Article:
A large group of Chinese nationals who fled China due to fears of persecution for their faith were arrested in Pattaya this week for overstaying their visas, a common crackdown in Thailand that normally leads to immediate deportation, but this case has captured major international media attention.
The total of 63 Chinese nationals, which includes 35 children, were arrested Thursday, March 30th, 2023 in the Pattaya area following what Chonburi Immigration said was a tip from a concerned citizen. Activists working on behalf of the detained group claim the informant was working with the Chinese government in an attempt to bring the group back to China, where activist groups claim the large group of Chinese christians could face a variety of harsh penalties.
The group are members of the China Shenzen Holy Reformed Church, more commonly known globally and in the United States as the Mayflower Church. They fled China in 2019 to avoid what they said was imminent persecution, originally going to South Korea, but later fled South Korea to Thailand in 2022 after alleged political pressure from the Chinese government to return them to China increased and Korea refused to grant them asylum. The group claimed there was immense political pressure behind the scenes to deny their asylum requests.
All 63 members of the church are on overstay, according to Col. Tawee Kutthalaeng, chief of the Nong Prue police station. However, Col. Tawee stated that the children have not been charged and for the time being the 28 adults paid a fine on Friday, March 31st, and have been temporarily released under supervision while Thai authorities determine the next steps. Col. Tawee also attempted to calm fears from activists and others that Thailand would deport the group to China, saying that wasn’t the plan.
Thailand does not have an agreement with the 1951 UN refugee convention and attempted refugee cases often make the news in Thailand, with activist groups often trying to pressure Thailand despite not signing the convention to not deport people to their home countries if they could face possible mistreatment, torture, or persecution for their beliefs.
Thailand not being a signatory to the UN treaties does have advantages though, it means that Thailand is not party to the refugee treaties, and so individual groups and agencies—rather than the government alone—can directly process and determine refugee cases on an individual basis. This is also a major reason refugees flee to Thailand as the steps to be able to be sent elsewhere are often less bureaucratic.
Deana Brown, who is an American and is the founder of a Texas-based organization called Freedom Seekers International, has been working directly with the group attempting to get them passage to Tyler, Texas in the United States and to help them start a new life.
Brown told associated media that the group respected Thailand’s laws and had no intention to cause trouble. However, the group were unable to extend their visas due to a current restriction on Chinese nationals that requires them to first have a check with the Chinese embassy before any visa renewal.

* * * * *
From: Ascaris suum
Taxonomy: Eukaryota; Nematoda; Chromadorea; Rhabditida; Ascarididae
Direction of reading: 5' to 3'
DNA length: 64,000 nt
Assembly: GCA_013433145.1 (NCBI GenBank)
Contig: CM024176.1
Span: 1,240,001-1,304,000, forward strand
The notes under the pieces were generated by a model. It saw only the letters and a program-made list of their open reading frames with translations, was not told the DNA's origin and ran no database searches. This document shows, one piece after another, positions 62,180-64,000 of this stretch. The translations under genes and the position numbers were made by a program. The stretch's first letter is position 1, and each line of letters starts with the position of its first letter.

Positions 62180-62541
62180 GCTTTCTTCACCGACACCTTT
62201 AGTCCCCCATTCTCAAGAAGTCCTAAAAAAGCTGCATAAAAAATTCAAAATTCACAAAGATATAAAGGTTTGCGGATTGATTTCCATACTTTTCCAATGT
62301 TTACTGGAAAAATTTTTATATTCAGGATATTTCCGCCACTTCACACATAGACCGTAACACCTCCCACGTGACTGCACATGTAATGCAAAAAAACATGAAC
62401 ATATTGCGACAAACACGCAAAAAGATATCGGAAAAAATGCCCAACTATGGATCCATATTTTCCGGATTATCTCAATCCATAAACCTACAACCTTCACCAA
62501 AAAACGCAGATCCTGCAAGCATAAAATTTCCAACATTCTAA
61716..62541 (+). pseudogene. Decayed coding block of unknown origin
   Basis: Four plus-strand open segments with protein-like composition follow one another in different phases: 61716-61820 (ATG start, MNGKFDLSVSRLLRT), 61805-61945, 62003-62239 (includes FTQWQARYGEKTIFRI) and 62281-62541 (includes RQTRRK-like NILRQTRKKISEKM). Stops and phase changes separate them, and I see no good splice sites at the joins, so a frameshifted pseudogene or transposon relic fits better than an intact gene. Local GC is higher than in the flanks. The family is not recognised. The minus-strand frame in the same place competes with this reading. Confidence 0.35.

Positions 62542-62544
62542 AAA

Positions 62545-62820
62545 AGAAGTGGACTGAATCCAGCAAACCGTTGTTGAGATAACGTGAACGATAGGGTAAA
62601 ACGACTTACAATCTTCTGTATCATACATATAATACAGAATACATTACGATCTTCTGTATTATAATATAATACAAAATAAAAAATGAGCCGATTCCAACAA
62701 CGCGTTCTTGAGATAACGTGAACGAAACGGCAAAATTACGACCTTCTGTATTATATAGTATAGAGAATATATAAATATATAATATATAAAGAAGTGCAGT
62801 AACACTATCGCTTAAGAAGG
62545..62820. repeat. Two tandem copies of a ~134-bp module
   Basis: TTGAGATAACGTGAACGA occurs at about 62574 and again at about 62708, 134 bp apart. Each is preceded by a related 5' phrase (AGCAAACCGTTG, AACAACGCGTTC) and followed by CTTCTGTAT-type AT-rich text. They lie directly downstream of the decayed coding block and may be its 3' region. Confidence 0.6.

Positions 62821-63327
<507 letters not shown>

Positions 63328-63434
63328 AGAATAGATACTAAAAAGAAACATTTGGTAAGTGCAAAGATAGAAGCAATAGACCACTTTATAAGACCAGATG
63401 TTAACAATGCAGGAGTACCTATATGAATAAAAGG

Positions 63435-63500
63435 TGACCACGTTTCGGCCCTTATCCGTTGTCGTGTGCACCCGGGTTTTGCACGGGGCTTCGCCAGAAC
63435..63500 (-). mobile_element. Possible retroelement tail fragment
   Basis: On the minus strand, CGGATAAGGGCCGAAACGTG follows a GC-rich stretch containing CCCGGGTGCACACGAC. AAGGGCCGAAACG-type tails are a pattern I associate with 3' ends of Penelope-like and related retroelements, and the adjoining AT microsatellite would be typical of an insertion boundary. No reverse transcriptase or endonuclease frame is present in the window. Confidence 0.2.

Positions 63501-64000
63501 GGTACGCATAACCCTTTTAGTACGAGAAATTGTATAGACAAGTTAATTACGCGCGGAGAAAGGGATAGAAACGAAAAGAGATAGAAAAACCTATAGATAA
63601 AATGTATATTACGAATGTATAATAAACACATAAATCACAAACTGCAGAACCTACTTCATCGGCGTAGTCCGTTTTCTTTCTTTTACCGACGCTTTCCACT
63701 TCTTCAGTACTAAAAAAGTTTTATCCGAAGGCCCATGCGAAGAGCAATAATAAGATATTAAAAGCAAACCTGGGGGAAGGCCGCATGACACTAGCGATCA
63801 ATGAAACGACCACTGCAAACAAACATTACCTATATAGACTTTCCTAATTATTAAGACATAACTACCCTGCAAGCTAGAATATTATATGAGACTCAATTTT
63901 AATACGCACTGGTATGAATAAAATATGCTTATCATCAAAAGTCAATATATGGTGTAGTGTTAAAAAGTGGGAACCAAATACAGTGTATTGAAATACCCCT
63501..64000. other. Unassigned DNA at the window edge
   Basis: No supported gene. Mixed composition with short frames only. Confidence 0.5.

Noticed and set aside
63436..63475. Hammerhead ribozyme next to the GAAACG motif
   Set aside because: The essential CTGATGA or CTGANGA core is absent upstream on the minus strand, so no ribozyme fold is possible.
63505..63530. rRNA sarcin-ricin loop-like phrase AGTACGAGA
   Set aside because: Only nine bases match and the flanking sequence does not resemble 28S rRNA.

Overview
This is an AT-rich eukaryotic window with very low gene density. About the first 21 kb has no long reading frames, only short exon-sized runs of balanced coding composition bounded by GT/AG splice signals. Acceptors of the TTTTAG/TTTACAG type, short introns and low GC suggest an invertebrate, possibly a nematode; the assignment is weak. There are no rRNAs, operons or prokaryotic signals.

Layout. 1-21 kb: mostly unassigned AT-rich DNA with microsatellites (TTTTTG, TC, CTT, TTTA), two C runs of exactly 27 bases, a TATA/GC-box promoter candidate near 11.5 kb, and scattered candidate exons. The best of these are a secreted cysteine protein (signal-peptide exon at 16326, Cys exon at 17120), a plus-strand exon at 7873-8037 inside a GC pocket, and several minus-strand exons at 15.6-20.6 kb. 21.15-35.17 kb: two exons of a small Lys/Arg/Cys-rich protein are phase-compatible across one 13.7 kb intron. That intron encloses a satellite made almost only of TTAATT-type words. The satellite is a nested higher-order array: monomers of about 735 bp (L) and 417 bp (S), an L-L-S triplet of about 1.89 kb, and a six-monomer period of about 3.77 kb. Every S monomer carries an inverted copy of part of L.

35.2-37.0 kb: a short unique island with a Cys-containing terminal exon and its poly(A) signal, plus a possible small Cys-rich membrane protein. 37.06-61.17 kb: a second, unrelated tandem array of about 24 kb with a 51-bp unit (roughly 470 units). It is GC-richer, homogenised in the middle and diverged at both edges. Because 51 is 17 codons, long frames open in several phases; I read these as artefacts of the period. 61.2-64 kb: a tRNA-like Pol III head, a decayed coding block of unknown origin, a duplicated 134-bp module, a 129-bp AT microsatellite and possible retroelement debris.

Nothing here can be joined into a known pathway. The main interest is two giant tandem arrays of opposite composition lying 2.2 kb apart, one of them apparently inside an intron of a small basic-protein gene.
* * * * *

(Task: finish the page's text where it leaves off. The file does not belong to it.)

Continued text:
This additional step was put in place as an ongoing crackdown in Thailand for several months now as Thai law enforcement combats illegal Chinese grey businesses and crime. According to Brown, however, the extra step makes it impossible for the group to renew their visas because the moment they entered the Chinese embassy they would be detained and deported and subject to possible persecution.
The Chinese embassy has not released any official statements on the situation as of press time.
Nury Turkel, chairman of the United States Commission on International Religious Freedom (USCIRF), released via Tweets on popular social media platform Twitter concerns about the groups safety and fears that if they were deported to China they would face significant punishment.
USCIRF, Freedom Seekers International, and several other groups are currently working on a solution for the 63 Chinese Mayflower members to attempt to get them to the United States while at the same time pleading with Thai authorities not to deport the group to China.
For now, urgent work continues behind the scenes with the Chinese christians while relevant agencies and groups work on the next steps.
The Pattaya News notes that Christianity is not illegal in China and has expanded significantly since the 1980s. Critics, however, claim that it is tightly controlled by the Chinese government and groups must be politically vetted and follow tough rules set by the Chinese government that discourage veering from any official messages or directions. Essentially, the Mayflower group fled this central direction, wanting to be able to practice their freedom of religion and expression without government oversight.
The situation of the stranded Chinese group has driven major international media attention in both America and China with a variety of diverse and passionate opinions on what should happen to the group.